Breaking up media conglomerates is a campaign that millions of Americans--of all political stripes--are embracing. Perhaps the most hopeful example of this is a growing media democracy movement--working to reclaim the airwaves for citizens. Even mainstream media is waking up to the issue. Recently, Lou Dobbs of CNN announced the results of his online poll about media conglomerates. According to his survey, ninety-six percent of those polled said that big media conglomerates should be broken up. Only four percent were happy with them. Maybe this democratic revolution will be televised after all.
Here's what I Sent to The Hill--the DC weekly newspaper--when they asked me to contribute recently to their Punditspeak feature. Their question of the week:
What Should Be the Top Priority for Congress in the Second Session?
Top priority? Get out of town? If not---Do no harm.
Don't adopt more tax cuts that increase inequality and deficits.
Don't adopt an energy bill that lards more subsidies on industry and increases dependence on foreign oil.
If there was chance of a positive agenda--undo the harm already done:
Pass a requirement that Medicare negotiate best price for drugs for seniors (reversing prescription drug benefit bill).
Pass a requirement limiting media consolidation (reversing FCC/omnibus bill).
Reverse labor department regulations stripping workers of overtime.
Looking for serious sweatshop alternatives? Check out NoSweatShop.com, the new virtual union mall.
Claiming to be "the first and only mall in the world where you can't find one stitch that was made in a sweatshop," the venture, created by No Sweat Apparel, received the blessings of a quirky coalition of co-sponsors, including AFL-CIO President John Sweeney, Reverend Billy, minister of "The Church of Stop Shopping" and Musicians Against Sweatshops.
As of now, the mall has five tenants, offering everything from jeans and yoga pants to scarves and button-down oxfords. Powell's Bookstore, whose workers are represented by ILWU, sells books, posters and CDs.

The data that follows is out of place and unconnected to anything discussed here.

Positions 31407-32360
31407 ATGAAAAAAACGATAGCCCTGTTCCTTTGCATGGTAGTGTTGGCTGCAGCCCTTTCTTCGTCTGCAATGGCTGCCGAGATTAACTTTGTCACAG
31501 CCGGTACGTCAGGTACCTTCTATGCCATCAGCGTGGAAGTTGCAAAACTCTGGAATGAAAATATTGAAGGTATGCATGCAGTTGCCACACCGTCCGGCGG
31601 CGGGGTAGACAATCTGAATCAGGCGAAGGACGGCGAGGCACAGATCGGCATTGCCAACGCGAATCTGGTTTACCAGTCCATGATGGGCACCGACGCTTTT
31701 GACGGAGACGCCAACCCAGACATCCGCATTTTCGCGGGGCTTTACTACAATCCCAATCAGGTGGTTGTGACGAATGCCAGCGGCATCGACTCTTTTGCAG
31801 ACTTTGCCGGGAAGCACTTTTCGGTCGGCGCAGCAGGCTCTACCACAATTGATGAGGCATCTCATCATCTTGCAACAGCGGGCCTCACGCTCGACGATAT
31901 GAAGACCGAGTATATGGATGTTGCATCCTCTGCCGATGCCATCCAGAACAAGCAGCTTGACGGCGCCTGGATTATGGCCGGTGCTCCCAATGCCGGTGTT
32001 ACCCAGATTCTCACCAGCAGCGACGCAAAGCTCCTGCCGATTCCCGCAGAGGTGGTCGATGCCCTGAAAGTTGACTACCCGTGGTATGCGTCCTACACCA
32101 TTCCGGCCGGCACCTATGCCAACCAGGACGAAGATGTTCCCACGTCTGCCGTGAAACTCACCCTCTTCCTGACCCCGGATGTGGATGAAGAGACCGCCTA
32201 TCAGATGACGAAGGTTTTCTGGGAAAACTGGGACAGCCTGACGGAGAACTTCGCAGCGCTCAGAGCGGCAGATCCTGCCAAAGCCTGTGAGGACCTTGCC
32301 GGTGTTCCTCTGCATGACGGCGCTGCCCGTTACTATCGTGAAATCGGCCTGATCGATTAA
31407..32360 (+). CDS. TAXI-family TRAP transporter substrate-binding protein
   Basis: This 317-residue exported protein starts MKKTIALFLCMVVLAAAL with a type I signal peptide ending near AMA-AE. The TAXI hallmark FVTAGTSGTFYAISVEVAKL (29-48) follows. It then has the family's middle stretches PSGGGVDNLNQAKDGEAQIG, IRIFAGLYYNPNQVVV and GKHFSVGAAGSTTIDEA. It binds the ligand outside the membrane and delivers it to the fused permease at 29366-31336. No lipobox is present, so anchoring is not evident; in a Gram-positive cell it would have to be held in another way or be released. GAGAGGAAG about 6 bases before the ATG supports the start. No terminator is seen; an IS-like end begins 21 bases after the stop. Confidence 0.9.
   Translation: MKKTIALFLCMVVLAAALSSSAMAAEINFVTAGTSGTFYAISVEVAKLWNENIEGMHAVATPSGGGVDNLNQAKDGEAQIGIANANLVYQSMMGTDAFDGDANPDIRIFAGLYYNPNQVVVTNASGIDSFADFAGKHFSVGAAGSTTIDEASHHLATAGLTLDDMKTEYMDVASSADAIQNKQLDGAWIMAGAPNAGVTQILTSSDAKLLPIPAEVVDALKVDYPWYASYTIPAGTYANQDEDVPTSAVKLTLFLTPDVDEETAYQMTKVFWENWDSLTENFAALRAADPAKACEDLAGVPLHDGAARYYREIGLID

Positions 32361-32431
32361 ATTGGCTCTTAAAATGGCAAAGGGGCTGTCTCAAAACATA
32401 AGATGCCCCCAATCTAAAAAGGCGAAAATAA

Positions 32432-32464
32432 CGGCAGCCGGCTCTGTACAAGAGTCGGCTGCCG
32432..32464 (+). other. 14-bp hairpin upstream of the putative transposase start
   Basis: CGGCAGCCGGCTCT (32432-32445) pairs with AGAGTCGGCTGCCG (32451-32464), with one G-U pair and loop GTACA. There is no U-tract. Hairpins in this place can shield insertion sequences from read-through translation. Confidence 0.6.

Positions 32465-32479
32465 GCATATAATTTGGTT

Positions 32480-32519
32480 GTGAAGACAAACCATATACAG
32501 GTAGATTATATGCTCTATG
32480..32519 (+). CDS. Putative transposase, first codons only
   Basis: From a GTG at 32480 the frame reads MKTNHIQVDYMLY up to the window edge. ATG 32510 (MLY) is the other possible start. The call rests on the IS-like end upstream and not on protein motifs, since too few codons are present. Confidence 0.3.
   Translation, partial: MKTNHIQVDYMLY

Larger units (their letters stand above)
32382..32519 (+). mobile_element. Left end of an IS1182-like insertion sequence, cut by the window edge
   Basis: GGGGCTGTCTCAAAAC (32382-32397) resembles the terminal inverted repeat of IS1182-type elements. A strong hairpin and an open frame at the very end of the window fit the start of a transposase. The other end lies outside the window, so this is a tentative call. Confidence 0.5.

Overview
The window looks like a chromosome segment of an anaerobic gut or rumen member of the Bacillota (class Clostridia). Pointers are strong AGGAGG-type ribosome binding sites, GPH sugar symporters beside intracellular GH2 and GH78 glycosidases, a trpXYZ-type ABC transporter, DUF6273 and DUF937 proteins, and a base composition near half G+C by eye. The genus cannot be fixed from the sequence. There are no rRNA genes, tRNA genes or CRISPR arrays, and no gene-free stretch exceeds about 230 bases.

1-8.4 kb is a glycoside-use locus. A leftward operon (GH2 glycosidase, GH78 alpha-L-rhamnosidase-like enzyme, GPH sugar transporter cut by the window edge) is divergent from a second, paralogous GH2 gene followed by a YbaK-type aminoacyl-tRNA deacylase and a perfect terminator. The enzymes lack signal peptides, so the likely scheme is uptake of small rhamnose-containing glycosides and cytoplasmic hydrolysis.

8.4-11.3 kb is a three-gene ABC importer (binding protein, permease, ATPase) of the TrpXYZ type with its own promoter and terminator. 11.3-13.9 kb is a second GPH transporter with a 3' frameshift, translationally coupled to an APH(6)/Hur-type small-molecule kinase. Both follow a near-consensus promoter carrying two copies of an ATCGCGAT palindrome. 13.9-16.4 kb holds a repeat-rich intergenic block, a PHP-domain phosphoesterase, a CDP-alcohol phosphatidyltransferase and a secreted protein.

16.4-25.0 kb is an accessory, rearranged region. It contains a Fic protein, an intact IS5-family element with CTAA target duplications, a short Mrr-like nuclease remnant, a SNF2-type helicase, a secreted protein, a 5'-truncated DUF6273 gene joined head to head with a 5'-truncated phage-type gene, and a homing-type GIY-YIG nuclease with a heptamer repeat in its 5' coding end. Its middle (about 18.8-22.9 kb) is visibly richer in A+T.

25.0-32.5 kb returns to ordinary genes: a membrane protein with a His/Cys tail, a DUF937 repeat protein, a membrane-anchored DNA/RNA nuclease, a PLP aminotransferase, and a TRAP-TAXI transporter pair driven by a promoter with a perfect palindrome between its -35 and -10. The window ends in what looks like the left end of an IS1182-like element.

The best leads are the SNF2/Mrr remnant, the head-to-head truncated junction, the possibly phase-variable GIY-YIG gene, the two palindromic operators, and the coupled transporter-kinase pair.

It's no secret that progressives need to build a stronger political infrastructure if we're going to achieve an enduring majority for positive change in this country. After all, the Right's success in defining politics in the US over the past generation comes in no small measure from its independent institution-building and operational capacities.
As the late Senator Paul Wellstone used to say, if our whole is going to equal the sum of our parts, we need to build a powerful progressive force that recruits and supports the next generation of leaders, at both the grassroots and national level. He had an abiding belief in the importance of building a permanent infrastructure which could identify and train people to run for local, state and national office; apply effective grassroots organizing to electoral politics; provide support for candidates; run ballot initiatives (campaign finance, living wage, the right to organize); offer a vehicle for coordinated issue campaigns; and galvanize a network of media-savvy groups with a broad-based message.
Progressive Majority, and its program, PROPAC, are just what Wellstone had in mind. Led by veteran organizer Gloria Totten, Progressive Majority was launched in 2001 with the sole purpose of electing progressive champions. In their first cycle, they built a nationwide network of tens of thousands of small donors for targeted races. Now, with PROPAC, they are adding a sophisticated plan to recruit, train and support the next generation of Paul Wellstones.
"Ann's latest is called 'Treason,' in which she denounces all liberals as traitors, right Ann?" asks the strip's mock radio interviewer.
"Well, it's not just liberals," Ann screeches. "Lots of moderates are traitors, too--as are conservatives who disagree with me. Treason has just gotten completely out of hand lately!"